Why? Condos are widely considered the market’s shakiest segment because they are popular with speculators and financially vulnerable entry-level buyers. A lot of foreclosure-related losses have come from condos, which is why industry policies have forced lenders to look more closely at the makeup of entire complexes before extending loans.
How does it affect me? As part of the temporarily loosened guidelines, the FHA will insure the loans on up to 50 percent of the units in a condo building, though it will back 100 percent if a project meets certain criteria. At least 50 percent of the units in a project must be owner-occupied or sold to owners who plan to occupy the units. As for new construction, 30 percent of the units must be pre-sold before an FHA loan can be financed there.

Coming Changes…

Seller concessions
What is it? Contributions that sellers kick in to help defray a buyer’s costs. They can include closing costs, inspections, appraisals and free upgrades.
What’s changing? The FHA proposes slashing allowable seller concessions in half, capping them at 3 percent of the home price instead of the current 6 percent.
Why? FHA analyses show a strong correlation between high seller concessions and high default rates, possibly because the concessions can lead to inflated home prices. The theory is that some sellers might make concessions only to add the cost to the price.
What does this mean to me? This buyer’s perk will soon become less generous. The proposal does not ban concessions above 3 percent. But concessions exceeding 3 percent would result in a dollar-for-dollar reduction in the home’s sales price and reduce the amount of the allowable loan.

Credit scores
What is it? Three-digit numbers that help lenders determine how likely a person is to pay back a loan in a timely manner. The FHA uses the most common scoring formula, called FICO, with scores ranging from 300 to 850. The higher the number, the better the rating.
What’s changing? This year, the FHA plans to impose a minimum credit score requirement: 500. Borrowers with credit scores below 580 would have to make a down payment of at least 10 percent instead of the usual 3.5 percent minimum.  These days the reality is that most lenders won’t loan to a customer below a 600 credit score anyway.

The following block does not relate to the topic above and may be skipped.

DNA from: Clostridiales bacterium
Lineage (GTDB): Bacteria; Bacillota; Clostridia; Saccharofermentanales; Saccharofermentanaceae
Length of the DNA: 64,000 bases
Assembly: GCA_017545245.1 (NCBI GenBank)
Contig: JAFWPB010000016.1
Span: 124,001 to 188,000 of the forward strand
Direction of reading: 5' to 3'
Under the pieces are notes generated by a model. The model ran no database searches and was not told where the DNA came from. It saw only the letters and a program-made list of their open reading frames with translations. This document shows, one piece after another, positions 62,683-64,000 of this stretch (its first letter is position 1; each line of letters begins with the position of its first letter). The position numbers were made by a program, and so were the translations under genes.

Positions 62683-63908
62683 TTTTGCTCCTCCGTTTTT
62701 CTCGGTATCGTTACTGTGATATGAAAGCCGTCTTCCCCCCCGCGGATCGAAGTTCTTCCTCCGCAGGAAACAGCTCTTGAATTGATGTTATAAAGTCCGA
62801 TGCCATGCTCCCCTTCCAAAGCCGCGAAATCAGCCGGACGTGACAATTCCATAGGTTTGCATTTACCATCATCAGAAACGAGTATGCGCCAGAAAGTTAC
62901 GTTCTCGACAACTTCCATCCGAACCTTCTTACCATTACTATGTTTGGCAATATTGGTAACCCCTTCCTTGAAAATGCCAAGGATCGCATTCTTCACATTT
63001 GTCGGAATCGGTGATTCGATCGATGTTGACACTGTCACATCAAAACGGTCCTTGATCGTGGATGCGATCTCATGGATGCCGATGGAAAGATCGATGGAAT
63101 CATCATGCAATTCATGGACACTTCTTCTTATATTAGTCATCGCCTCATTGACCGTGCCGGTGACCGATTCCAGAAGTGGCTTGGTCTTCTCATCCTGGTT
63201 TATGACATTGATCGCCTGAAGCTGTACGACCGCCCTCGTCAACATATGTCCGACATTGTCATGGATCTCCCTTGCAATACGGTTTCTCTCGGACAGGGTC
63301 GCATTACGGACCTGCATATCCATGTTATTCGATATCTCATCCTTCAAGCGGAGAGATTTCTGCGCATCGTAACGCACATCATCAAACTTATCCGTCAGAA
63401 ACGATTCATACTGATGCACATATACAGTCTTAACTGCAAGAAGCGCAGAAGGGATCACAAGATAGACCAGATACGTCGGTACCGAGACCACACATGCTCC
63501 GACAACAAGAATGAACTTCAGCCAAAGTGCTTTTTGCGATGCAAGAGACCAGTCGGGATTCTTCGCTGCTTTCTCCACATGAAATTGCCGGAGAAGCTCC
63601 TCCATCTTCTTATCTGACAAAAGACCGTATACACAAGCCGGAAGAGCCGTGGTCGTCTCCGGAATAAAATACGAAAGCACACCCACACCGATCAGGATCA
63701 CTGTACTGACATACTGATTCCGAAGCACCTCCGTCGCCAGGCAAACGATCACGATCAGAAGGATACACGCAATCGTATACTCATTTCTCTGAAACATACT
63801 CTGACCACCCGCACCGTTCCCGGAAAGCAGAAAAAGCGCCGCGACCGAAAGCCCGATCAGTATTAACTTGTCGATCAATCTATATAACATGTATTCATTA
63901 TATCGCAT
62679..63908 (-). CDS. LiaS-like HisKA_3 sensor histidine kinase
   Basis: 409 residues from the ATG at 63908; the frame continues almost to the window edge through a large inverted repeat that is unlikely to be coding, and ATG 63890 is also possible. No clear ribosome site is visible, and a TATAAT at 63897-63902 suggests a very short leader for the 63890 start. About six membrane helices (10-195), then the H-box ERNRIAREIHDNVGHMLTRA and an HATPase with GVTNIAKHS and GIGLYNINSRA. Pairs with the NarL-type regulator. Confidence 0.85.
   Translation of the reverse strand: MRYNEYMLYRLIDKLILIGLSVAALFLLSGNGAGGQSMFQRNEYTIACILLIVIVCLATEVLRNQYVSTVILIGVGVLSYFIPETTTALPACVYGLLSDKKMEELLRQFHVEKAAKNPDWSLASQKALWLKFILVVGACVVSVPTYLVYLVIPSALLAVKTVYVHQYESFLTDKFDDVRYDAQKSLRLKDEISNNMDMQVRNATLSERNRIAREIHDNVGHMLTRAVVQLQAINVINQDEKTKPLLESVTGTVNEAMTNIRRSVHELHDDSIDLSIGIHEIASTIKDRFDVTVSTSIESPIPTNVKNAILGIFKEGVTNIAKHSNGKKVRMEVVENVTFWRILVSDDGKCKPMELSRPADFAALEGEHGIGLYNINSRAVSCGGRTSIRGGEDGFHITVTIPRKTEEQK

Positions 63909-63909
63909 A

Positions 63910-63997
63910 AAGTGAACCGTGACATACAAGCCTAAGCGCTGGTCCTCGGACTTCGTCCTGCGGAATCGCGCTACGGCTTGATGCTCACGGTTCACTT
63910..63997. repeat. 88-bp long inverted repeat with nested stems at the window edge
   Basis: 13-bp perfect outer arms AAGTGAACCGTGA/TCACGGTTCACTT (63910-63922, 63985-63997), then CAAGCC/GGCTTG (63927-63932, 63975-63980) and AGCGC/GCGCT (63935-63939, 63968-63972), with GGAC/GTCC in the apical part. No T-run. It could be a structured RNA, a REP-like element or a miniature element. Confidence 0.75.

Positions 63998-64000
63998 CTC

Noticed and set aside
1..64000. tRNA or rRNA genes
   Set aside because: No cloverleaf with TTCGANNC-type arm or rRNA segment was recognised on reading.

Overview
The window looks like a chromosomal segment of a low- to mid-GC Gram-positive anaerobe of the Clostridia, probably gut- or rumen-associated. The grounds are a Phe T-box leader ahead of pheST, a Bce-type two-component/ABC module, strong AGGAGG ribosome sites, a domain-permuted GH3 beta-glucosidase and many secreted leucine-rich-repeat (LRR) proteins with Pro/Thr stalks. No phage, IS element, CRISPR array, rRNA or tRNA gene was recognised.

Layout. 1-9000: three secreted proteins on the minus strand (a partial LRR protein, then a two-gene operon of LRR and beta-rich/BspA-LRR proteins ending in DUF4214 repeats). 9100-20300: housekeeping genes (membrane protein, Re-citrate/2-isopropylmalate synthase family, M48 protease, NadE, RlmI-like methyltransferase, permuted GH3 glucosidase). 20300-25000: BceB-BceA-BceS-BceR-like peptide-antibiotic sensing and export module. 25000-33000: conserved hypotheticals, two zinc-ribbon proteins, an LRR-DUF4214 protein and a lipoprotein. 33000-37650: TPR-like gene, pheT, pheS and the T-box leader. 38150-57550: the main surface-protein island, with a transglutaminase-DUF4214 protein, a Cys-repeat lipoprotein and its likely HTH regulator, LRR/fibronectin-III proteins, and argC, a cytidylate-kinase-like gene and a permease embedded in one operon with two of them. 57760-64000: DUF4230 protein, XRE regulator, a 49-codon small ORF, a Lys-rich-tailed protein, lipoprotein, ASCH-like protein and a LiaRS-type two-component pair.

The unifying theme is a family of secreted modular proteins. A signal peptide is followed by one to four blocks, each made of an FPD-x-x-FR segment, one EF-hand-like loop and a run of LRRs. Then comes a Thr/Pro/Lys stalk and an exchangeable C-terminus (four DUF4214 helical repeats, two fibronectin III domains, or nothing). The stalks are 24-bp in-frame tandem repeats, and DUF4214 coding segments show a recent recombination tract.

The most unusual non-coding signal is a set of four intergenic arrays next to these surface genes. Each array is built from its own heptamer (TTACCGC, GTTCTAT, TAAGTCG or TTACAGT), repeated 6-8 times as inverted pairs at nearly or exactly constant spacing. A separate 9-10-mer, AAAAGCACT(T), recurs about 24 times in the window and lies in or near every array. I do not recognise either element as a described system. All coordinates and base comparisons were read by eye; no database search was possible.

Why? Low-scoring borrowers default at a higher rate than more creditworthy ones. As of January, the percentage of FHA borrowers who were seriously delinquent was three times as high for borrowers with scores below 580 than for those with scores above 580.
What does this mean to me? Lenders are already imposing tougher credit score requirements on FHA borrowers than the agency is proposing, which could explain why only 1 percent of borrowers with FHA-insured single-family home loans have scores below 580.  Nationally 15% of Americans have a score under 580.

What is it? Lenders must document information about the property (such as its value) and the borrower (such as income, debt, credit score) to assess whether the person is likely to repay the loan. Most lenders typically feed that information into an automated underwriting system for an initial approval.
What’s changing? High-risk borrowers whose loans were flagged by the automated system could soon be subjected to a more in-depth manual review by the lender’s underwriting staff.
Why? The agency is trying to reduce its exposure to risk by limiting the discretion lenders have in approving loans.
What does it mean to me? Borrowers whose loans are manually underwritten would be required to have cash reserves equal to at least one monthly mortgage payment. Borrowers with credit scores below 620 would be more closely scrutinized. For instance, their overall debt would not be allowed to exceed 43 percent of their income.

Short refinancing
What is it? A new program that allows borrowers current on their mortgage payments to refinance into an FHA loan if they are underwater, meaning they owe more on their mortgage than their home is worth.
What’s changing? Borrowers who have no equity in their homes would be allowed to refinance into an FHA loan. The FHA would allow refinancing of the first mortgage only. If there is a second mortgage, the two loans combined cannot exceed the current value of the home by more than 15 percent once the first loan is refinanced.